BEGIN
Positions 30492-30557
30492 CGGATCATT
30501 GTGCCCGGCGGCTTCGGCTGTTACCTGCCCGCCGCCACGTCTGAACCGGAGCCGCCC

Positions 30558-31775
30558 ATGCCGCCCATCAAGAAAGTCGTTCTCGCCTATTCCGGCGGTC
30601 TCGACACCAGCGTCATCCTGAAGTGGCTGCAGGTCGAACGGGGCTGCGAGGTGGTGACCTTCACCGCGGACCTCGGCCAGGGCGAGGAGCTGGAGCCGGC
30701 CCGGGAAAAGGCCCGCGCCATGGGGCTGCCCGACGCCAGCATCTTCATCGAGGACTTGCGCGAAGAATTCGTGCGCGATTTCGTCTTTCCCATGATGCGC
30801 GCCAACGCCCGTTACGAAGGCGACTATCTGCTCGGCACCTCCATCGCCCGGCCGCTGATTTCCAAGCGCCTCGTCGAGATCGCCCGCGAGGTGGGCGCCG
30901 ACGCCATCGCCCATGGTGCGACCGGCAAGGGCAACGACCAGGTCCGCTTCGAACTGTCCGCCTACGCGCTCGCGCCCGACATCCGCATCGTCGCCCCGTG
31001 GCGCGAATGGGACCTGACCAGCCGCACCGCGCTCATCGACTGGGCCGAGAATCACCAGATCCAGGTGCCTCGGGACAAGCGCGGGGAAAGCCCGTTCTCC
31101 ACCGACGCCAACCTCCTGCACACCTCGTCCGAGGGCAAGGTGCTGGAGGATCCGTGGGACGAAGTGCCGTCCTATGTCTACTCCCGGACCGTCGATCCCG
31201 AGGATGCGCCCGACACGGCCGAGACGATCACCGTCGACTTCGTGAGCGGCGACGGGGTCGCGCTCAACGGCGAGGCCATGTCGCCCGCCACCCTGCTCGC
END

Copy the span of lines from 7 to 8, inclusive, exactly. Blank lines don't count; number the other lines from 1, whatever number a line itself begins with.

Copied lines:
30701 CCGGGAAAAGGCCCGCGCCATGGGGCTGCCCGACGCCAGCATCTTCATCGAGGACTTGCGCGAAGAATTCGTGCGCGATTTCGTCTTTCCCATGATGCGC
30801 GCCAACGCCCGTTACGAAGGCGACTATCTGCTCGGCACCTCCATCGCCCGGCCGCTGATTTCCAAGCGCCTCGTCGAGATCGCCCGCGAGGTGGGCGCCG